“Apple Inc. Chief Executive Officer Steve Jobs chose to have his liver transplant performed by a Harvard University-trained surgeon with experience treating the recurrence of a rare cancer Jobs says he had in 2004,” John Lauerman and Connie Guglielmo report for Bloomberg.

“James Eason, head of transplantation at Methodist University Hospital and the University of Tennessee Health Science Center, said in his first interview since Jobs’s surgery that he has replaced the livers of about 10 people with the cancer, called neuroendocrine tumor. While Jobs, 54, has confirmed he had the same rare tumor treated five years ago, he hasn’t said whether the transplant was carried out to address a recurrence of the cancer,” Lauerman and Guglielmo report.

“Publicity and referrals from Jobs’s case may help Eason, 48, who trained at Harvard Medical School-affiliated Massachusetts General Hospital in Boston, expand a transplant service that has tripled in size since he came to Memphis in 2006. Eason said he has received a flurry of requests to examine patients with neuroendocrine tumors since treating Jobs earlier this year,” Lauerman and Guglielmo report. “The tall, soft-spoken surgeon, who comes from a family of Tennessee doctors, said he can’t comment on the details of Jobs’s case because of medical ethics and privacy laws. Jobs is ‘a special person’ was all Eason would say about the Apple chief. ‘He’s really a genuinely nice person.'”

“Eason said he will only perform a liver transplant on a neuroendocrine tumor patient when certain that he can eliminate all the spreading cancer. His results with these patients have been about the same as those with other liver-cancer sufferers, about 70 percent of whom have healthy organs five years after surgery, he said,” Lauerman and Guglielmo report. “Overall, 91 percent of Eason’s patients have healthy livers one year after surgery, compared with a national average of 87 percent. That success rate, along with Eason’s expertise in neuroendocrine tumors and research prowess, would make the surgeon a good choice, said A. Benedict Cosimi, a Harvard surgery professor who stepped down last year as director of Massachusetts General’s transplant program and trained Eason in the early 1990s.”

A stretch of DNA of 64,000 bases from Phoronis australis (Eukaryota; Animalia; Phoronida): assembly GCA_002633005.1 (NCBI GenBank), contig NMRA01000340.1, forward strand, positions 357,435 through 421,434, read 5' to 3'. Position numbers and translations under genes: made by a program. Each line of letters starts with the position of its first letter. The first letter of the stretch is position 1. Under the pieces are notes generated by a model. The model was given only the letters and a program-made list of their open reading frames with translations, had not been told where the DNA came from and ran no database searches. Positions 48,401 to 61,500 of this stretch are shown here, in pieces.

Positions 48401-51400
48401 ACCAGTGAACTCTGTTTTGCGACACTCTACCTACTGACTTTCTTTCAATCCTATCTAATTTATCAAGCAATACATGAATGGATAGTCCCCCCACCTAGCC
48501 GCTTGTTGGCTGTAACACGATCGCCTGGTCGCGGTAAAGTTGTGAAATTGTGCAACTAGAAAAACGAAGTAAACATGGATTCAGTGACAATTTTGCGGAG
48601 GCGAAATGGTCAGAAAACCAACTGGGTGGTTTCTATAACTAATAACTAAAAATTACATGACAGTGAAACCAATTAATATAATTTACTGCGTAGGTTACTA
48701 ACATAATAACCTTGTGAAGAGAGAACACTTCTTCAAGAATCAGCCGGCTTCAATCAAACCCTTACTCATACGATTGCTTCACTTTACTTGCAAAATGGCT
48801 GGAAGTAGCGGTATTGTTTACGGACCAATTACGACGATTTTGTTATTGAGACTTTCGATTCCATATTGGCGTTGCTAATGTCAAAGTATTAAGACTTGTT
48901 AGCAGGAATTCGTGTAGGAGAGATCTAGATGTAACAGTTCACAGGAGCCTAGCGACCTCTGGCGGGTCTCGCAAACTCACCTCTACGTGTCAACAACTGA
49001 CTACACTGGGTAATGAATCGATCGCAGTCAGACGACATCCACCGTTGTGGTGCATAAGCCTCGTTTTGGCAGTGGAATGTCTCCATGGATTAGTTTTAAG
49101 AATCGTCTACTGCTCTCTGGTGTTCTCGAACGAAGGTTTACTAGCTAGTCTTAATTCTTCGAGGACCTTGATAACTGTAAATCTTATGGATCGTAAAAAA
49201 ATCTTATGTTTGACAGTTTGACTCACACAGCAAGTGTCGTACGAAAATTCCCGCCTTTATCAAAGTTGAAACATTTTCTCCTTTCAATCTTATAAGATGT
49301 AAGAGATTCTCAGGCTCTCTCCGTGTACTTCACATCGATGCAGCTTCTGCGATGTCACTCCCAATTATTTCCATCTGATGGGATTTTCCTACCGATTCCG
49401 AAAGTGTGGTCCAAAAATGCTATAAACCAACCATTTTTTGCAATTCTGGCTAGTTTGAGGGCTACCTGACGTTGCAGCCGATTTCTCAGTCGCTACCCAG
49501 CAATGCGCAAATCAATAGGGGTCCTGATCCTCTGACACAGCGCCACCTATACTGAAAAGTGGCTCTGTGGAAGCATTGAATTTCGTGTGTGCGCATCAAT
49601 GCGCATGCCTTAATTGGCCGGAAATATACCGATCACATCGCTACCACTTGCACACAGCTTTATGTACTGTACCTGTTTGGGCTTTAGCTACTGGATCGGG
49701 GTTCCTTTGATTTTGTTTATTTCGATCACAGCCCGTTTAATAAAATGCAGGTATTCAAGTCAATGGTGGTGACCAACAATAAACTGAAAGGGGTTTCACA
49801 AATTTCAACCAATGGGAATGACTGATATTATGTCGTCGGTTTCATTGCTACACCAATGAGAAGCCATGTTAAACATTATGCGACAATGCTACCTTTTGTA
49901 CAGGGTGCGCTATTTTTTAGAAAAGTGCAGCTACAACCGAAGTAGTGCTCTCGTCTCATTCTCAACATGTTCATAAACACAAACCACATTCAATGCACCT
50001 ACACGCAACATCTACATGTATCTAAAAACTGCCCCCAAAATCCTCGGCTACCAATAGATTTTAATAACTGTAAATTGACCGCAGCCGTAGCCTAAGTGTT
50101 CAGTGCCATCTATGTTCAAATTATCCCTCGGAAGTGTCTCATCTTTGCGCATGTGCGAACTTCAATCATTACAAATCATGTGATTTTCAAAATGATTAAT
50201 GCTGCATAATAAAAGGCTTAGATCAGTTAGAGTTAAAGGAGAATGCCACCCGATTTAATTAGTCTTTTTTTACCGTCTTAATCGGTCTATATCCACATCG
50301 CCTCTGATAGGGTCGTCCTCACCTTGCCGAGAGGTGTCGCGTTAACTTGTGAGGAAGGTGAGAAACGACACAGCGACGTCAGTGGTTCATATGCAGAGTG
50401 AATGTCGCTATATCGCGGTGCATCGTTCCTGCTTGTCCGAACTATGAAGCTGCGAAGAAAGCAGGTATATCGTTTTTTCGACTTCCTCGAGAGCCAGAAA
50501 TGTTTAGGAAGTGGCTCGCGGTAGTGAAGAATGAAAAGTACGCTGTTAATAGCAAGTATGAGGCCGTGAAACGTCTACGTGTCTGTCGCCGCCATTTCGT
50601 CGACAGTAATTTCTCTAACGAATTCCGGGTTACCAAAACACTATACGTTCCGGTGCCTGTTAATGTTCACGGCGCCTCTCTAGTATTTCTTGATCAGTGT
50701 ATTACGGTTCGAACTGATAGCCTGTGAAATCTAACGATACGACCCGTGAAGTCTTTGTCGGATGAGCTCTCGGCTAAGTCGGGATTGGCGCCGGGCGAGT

“Neuroendocrine tumors, which strike only about 3,000 people in the U.S. annually, often make high levels of hormones that can disrupt digestion and other body functions, and some mature or ‘differentiate’ into forms called ‘islet cell’ and “carcinoid,'” Lauerman and Guglielmo report. “Preliminary data suggest that neuroendocrine tumor patients with characteristics similar to those of Jobs fare particularly well after a liver transplant, said USC’s Sher, who has studied 47 U.S. patients who have undergone the procedure. Of 15 whose original tumors were removed before the transplant, spread slowly and showed signs of differentiation, 14 patients are still alive. Eight of the patients have lived more than three years, and four of them have lived five years or longer; one has lived about 15 years.”

Lauerman and Guglielmo report, “Jobs’s 2004 statement indicates that his primary neuroendocrine tumor was caught and removed. Jobs said in a statement then that he had the differentiated, islet cell form of neuroendocrine tumor.”

Much more in the full article here.

MacDailyNews Take: We already knew, from multiple reports in the past, that others with health issues similar to Jobs’ have fared well, so Bloomberg’s “news” is really just a rehash with today’s date slapped on it. This article’s existence is simply more confirmation that Bloomberg News and Guglielmo, in particular, seem to have formed an unhealthy obsession with Steve Jobs’ livers, past and present.

[Thanks to MacDailyNews Reader “Graeme” for the heads up.]